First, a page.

Sunday , 21 July 2019

Integrated Control Centre for Metros

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What happens when a metro railway system is approved?

Consider a case where a metro has three isolated lines ? Line 1, Line 2 and Line 3. The metro follows a distributed management and operational model with each line having its own signalling system. The three lines have different control centres and they operate in different manners. After approval, the work to be done is divided into different phases with different technologies and operational models and is carried out by different system providers. These two aspects may lead to line incompatibilities at three levels: on-board equipment, wayside equipment and the control centre systems.

Integration of isolated lines involves two sets of issues that need to be addressed: Issues from a management point of view and issues from a technical point of view. The issues from the management point of view include distributed, independent management and operation processes for each line, different systems doing the same task for each line, miscommunication between control centres & human mistakes due to a lack of real-time information from the other lines and loss of the global vision for the whole network operating results & events. From the technical point of view, the first issue is that of multiple, mutually incompatible protocols which prevents the singalling system from one line from talking to the signalling system of another line so that they cannot exchange information. The second issue is that standards implemented are often vendor-specific, resulting in uneven features. The next problem is that grades of automation are different on each line. Also, control centre systems functions are too closely tied to the signalling systems features.

An Integrated Control Centre (ICC) that addresses all the above issues is the Railway Systems Integration Platform. This Platform enables isolated lines to be managed and operated in a single way. It adds a new layer in the overall architecture which allows seamless integration for heterogeneous systems and centralized management and operation.

The Platform offers several benefits, both from the management point-of-view as well as from the technical point-of-view.

From the management point-of-view the benefits are:

? Integrated scheduling, monitoring and operation of services, using the ICC systems to manage the whole network.

? Real-time information for the entire network.

? Integrated alarm management.

? Centralized reporting, using the information collected by the ICC Integration Bus to elaborate complex reports and statistics.

? Better human communication.

From the technical point of view, the Platform

? Provides a single interface for the entire network.

? Manages communications and heterogeneous messaging transformation and routing.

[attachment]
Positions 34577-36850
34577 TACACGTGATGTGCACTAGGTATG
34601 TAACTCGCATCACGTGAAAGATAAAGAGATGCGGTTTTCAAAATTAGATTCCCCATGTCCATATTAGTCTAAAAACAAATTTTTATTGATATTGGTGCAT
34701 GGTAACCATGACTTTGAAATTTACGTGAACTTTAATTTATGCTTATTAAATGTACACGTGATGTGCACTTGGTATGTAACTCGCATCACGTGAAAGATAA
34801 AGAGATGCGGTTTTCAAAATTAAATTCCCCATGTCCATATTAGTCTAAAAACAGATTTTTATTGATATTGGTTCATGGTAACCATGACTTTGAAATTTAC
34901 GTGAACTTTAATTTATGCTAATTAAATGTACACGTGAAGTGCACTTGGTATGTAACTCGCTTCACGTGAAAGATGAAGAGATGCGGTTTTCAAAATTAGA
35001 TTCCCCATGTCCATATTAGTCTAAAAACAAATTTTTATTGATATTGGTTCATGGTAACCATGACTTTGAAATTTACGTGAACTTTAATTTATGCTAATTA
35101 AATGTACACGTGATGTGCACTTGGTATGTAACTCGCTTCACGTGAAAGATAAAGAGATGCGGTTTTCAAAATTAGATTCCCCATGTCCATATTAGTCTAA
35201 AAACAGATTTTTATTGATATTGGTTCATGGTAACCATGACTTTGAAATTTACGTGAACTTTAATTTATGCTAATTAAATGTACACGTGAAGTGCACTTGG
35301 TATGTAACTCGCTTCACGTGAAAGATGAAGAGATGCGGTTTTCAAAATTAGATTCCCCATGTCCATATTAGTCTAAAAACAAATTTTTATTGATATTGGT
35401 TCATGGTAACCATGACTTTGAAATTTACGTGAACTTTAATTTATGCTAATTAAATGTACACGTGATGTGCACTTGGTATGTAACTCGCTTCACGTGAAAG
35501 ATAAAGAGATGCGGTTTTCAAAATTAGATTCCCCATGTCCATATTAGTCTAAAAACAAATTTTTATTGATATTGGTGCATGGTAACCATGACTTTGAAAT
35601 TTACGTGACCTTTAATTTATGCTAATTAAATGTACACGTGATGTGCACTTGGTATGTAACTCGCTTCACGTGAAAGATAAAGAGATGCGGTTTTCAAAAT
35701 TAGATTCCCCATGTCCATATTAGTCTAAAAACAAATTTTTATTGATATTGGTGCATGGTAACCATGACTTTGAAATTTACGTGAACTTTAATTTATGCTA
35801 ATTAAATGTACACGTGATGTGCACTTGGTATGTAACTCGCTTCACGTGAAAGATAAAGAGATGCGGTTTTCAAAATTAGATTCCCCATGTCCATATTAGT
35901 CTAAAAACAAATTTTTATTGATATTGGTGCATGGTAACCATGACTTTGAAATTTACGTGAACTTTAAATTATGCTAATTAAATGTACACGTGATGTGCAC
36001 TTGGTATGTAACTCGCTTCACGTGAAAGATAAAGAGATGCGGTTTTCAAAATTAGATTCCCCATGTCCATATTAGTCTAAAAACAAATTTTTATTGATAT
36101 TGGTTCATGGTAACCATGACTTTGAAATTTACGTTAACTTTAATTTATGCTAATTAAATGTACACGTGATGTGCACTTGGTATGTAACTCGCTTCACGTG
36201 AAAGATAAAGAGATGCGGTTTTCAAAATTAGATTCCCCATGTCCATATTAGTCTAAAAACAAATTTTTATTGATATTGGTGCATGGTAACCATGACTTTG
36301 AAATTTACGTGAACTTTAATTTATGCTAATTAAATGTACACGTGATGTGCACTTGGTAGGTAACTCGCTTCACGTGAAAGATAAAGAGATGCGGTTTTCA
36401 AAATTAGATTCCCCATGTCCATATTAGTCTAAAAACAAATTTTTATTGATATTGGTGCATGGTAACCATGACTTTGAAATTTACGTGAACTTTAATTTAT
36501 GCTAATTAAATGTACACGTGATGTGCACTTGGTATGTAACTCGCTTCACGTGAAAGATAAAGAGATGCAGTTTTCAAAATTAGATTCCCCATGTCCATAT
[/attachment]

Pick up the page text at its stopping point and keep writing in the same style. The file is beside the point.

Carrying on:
? Allows to implement new features or improve existing to make better use of the existing systems.

? Does not affect the current signalling systems as it runs on a higher layer.

There are two case studies of Integrated Control Centres by Indra at Kuala Lumpur and Lithuania that illustrate these benefits.

The Kuala Lumpur ICC will operate two Metro lines and one Monorail line. One line features a CBTC signalling system (moving-block system), while the other two use a conventional signalling system with track circuits and signals (fixed-block system) with CTC. All the three lines will move to CBTC by 2016, so the systems have to be flexible enough to support future expansion of the lines. All lines will be supporting driverless operations too by 2016. The ICC will support the integration of other transport types in the future such as long and medium distance trains and bus.

The Kuala Lumpur ICC is a single, unified Train Management System for the three lines, including scheduling and service operation. It is an Integrated Business Intelligence solution to provide analysis and reporting for the whole network. It provides remote monitoring for the whole network via web on a GIS interface. It also monitors and controls the operation of many integrated systems such as signalling systems for the three lines, passenger information systems, Energy remote control, remote control of fixed facilities, automatic fare collection systems, voice dispatching and communications and CCTV.

In Lithuania, Indra is designing, building and comissioning a new ICC that will be managing 212 stations. There will be a Centralized Traffic Control (CTC) for over 100 stations in Lithuania involving the integration of seven different interlocking systems in a single interface. Three current systems will be integrated in the ICC – Energy remote control, Passenger information systems and Detectors remote control. It will also enable passenger and goods transport to be managed with a single system.

Future developments will use the same integration architecture to allow interoperability between different transport types. The ICC will be able to manage and operate all kinds of transport from a single place: metro and urban rail transport, bus lines and medium & long-distance trains. Operators will have real-time information to evaluate the entire transport network status.

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